Sunday, August 26
This course is an introduction to the emerging technology of Distributed Temperature Sensing (DTS), and a historic look at the reasons behind the need for DTS and its usage to date.
Monday, August 27
This one-day course is an introduction to the emerging fibre optic technologies of Distributed Temperature Sensing (DTS) as well as related Distributed Acoustic (DAS) and Distributed Chemical Sensing (DCS).
Tuesday, August 28
Future Directions in Fiber-Optic Sensing: From Quantum-Based Data Acquisition to Advanced Machine Learning
This session will focus on these geophysical, seismic and areal monitoring applications and how the results are impacting decision making. This market segment of fiber optics is continuing to grow rapidly and has seen significant advancements in the past few years.
While some of the more common applications of subsurface fiber optics are related to in/near wellbore monitoring (i.e. stimulation, injection & production profiling), there is also substantial interest in applications that focus on monitoring of the reservoir away from the wellbore.
The session focuses on fiber-optic influence in these environments and how those results are impacting decisions for well and pad development.
Thermal applications are known to be some of the harshest downhole environments in our industry with some geothermal applications exceeding 650°F. Over the past decade, fiber-optic sensors in the form of DTS, pressure, and DAS are being applied to wellbores, providing immense insight into how the EOR process is being operated and developed over the life of the asset.
This session will address both emergent and enabling technologies that advance the use of fiber-optic monitoring in the oilfield, as well as methodologies that have the greatest potential to impact the oil and gas business.
Emergent fiber-optic technologies from other industries can lead to new oil & gas applications as well as improve the economics and lower the risks associated with fiber-optic deployment. Enabling technologies bring previously separate technologies together to create new optical solutions.
This session features examples of stimulation monitoring using distributed sensing methods of temperature (DTS), acoustics (DAS) and strain (DSS). The diagnostics they enable are critical for evaluating fluid placement and completion effectiveness in wells with multiple and/or long treatment intervals.
Objectives typically include determination of injected fluid and slurry volume distribution along a wellbore and/or in the “far-field” domain. Assessment of isolation to targeted injection intervals, or communication outside of the target intervals, can also be evaluated. Stimulation effectiveness evaluation is further enhanced by measuring relative inflow contributions, and the dynamic flow behavior with time.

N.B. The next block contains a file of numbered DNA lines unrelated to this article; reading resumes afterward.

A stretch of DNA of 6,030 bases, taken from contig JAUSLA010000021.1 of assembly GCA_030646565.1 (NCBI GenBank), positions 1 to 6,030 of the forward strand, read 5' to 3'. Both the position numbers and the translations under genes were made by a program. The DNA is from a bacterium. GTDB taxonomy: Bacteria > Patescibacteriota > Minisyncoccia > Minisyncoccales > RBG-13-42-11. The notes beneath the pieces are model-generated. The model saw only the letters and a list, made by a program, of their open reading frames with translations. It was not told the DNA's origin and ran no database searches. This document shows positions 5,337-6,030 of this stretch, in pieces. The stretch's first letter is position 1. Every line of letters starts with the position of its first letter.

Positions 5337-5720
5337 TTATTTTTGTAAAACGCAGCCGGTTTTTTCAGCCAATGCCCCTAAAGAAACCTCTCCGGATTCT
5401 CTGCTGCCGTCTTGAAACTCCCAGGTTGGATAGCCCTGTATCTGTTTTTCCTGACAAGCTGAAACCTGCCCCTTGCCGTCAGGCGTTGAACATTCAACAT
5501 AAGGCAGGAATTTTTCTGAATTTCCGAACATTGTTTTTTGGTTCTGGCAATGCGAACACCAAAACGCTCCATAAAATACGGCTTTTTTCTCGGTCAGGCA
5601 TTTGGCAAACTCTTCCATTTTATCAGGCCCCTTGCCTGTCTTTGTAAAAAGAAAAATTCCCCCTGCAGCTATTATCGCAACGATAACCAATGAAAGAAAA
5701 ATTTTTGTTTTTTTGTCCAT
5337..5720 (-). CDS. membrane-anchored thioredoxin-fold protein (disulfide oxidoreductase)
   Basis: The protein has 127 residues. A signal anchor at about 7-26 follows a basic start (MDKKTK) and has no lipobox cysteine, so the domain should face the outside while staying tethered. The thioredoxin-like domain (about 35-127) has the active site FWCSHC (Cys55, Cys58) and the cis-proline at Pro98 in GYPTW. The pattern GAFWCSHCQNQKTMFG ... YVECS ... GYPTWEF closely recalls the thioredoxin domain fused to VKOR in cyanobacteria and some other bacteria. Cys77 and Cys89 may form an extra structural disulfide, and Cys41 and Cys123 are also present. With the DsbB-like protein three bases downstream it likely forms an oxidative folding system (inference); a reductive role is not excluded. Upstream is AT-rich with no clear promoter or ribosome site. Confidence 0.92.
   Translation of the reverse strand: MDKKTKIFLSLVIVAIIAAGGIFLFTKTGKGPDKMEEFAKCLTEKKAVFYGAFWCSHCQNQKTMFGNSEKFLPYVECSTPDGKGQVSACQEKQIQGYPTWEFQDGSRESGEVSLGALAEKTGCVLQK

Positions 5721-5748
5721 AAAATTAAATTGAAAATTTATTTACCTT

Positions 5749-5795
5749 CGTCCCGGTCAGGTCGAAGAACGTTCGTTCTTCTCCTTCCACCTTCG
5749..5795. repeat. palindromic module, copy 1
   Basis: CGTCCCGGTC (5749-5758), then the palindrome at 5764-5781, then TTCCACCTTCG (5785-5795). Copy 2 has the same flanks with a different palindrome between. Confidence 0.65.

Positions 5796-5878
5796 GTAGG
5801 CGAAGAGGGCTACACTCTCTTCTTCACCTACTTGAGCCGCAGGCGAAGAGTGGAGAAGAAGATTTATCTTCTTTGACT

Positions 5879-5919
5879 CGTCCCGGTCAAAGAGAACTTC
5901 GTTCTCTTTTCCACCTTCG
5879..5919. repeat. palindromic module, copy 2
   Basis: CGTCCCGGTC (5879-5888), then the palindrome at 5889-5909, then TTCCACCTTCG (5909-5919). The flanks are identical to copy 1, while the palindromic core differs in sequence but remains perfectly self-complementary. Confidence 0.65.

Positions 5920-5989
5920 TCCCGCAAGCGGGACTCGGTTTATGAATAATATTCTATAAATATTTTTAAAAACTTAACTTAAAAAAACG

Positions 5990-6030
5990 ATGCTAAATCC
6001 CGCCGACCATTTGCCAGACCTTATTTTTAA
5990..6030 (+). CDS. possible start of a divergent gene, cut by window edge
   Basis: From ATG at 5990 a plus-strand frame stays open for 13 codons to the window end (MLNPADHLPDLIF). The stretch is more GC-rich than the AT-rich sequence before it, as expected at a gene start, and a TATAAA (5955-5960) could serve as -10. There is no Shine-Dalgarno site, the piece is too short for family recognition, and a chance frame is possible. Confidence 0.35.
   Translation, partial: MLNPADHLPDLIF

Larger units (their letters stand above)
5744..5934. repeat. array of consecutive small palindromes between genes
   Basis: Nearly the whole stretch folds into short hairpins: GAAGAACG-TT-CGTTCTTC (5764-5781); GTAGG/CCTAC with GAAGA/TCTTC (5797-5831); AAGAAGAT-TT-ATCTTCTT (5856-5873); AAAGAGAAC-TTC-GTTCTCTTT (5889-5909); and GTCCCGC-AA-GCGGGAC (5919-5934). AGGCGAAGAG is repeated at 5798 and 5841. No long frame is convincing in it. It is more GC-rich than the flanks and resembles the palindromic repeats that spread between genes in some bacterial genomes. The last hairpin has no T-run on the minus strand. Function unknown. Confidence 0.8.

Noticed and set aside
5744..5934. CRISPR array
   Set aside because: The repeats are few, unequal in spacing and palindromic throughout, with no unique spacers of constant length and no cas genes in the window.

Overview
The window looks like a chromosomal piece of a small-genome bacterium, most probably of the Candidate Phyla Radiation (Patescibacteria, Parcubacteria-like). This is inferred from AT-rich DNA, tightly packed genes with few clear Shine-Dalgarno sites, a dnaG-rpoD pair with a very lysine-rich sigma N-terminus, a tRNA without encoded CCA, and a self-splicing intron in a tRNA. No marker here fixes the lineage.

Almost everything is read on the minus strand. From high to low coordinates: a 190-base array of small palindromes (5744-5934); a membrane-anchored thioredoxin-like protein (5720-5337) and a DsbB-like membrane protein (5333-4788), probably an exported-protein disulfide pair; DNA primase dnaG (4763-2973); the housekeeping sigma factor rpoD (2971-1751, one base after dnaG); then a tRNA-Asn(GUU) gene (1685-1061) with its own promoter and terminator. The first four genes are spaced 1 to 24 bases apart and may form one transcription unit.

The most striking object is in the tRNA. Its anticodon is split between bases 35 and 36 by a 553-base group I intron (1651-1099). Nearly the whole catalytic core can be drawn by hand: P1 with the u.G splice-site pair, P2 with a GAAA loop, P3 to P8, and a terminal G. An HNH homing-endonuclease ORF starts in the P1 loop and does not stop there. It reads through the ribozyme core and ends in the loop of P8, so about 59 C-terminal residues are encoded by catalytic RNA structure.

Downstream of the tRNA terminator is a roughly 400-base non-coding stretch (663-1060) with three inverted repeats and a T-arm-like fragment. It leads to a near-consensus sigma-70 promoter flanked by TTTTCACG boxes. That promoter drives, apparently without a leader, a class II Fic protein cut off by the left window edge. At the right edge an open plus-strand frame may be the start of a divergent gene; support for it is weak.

Wednesday, August 29
During the last few years significant strides have been made enabling the observation of microseisms via downhole optical fibers. This session will focus on the continued refinement and application of this technology to characterize the geometry of induced hydraulic fractures. Of interest are field application examples and improvements to the technology and data analysis procedures.
This session will present a look at cutting-edge technologies, methods, and processes that being developed to further our remote sensing capabilities.
DTS technology has been in use in the oil and gas industry for over 20 years. Advances in distributing sensing technologies have led to increased adoption in the industry. This increased adoption has also highlighted the challenges faced in getting systems successfully deployed in order to collect the required measurements.
In this session, presenters will share innovations in interoperability between various suppliers, use of standards, data management, data visualization, and data analytics.
The value of surveillance monitoring relies on timely conversion of the raw data into information and a format that the decision maker can readily use. As the use of fiber-optic sensing becomes more prevalent, the need for easily moving and manipulating data and presenting it in a useful manner has become a necessity.
This session will explore the latest technologies to highlight the value in distributed sensing technology development.
In today’s challenging oil and gas market it is more important than ever that wellbores, pipelines, flowlines and facilities operate as efficiently as possible. Current distributed sensing technology can give an operator the capability to ensure that this is the case and to identify those situations where it is not.
In some cases, the latest technology is not being applied in our industry, even though there is a clear need for the practical application of technology that has been developed for another space.
Thursday, August 30
This session will explore case histories, lessons learned, and explore the solutions to asset integrity and flow assurance issues in the upstream and midstream markets. These issues include the impact of installation practice on performance, event detection issues and tradeoffs, and new features and capabilities.
Recent incidents involving pipelines have raised awareness of the need for better methods to prevent and mitigate potential problems related to the transportation of hydrocarbons. The adoption of distributed fiber optic sensing technologies to monitor wellbores, pipelines, flowlines and facilities could provide better solutions and improve public perceptions.